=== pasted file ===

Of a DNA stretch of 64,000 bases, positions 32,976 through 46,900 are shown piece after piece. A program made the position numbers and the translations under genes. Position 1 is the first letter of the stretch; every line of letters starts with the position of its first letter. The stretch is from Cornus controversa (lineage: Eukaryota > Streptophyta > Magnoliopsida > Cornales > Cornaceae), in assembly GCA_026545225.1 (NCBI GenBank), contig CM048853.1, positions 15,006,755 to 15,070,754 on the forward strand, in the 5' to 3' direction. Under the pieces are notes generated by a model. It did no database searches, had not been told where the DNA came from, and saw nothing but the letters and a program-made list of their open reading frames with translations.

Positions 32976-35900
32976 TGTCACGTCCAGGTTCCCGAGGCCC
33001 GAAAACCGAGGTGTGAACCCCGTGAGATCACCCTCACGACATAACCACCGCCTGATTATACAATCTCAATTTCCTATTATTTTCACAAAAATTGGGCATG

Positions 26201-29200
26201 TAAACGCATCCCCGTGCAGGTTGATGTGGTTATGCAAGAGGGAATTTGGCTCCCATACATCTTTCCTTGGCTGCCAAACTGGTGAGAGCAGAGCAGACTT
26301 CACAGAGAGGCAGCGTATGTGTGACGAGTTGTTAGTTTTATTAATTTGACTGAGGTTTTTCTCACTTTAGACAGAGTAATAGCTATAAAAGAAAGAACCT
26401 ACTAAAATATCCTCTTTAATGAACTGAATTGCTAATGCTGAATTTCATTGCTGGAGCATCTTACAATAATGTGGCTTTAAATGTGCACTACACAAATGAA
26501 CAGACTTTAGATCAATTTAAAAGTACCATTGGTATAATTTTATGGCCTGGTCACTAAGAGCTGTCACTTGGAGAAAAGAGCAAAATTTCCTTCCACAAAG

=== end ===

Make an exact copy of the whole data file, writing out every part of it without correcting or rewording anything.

Of a DNA stretch of 64,000 bases, positions 32,976 through 46,900 are shown piece after piece. A program made the position numbers and the translations under genes. Position 1 is the first letter of the stretch; every line of letters starts with the position of its first letter. The stretch is from Cornus controversa (lineage: Eukaryota > Streptophyta > Magnoliopsida > Cornales > Cornaceae), in assembly GCA_026545225.1 (NCBI GenBank), contig CM048853.1, positions 15,006,755 to 15,070,754 on the forward strand, in the 5' to 3' direction. Under the pieces are notes generated by a model. It did no database searches, had not been told where the DNA came from, and saw nothing but the letters and a program-made list of their open reading frames with translations.

Positions 32976-35900
32976 TGTCACGTCCAGGTTCCCGAGGCCC
33001 GAAAACCGAGGTGTGAACCCCGTGAGATCACCCTCACGACATAACCACCGCCTGATTATACAATCTCAATTTCCTATTATTTTCACAAAAATTGGGCATG

Positions 26201-29200
26201 TAAACGCATCCCCGTGCAGGTTGATGTGGTTATGCAAGAGGGAATTTGGCTCCCATACATCTTTCCTTGGCTGCCAAACTGGTGAGAGCAGAGCAGACTT
26301 CACAGAGAGGCAGCGTATGTGTGACGAGTTGTTAGTTTTATTAATTTGACTGAGGTTTTTCTCACTTTAGACAGAGTAATAGCTATAAAAGAAAGAACCT
26401 ACTAAAATATCCTCTTTAATGAACTGAATTGCTAATGCTGAATTTCATTGCTGGAGCATCTTACAATAATGTGGCTTTAAATGTGCACTACACAAATGAA
26501 CAGACTTTAGATCAATTTAAAAGTACCATTGGTATAATTTTATGGCCTGGTCACTAAGAGCTGTCACTTGGAGAAAAGAGCAAAATTTCCTTCCACAAAG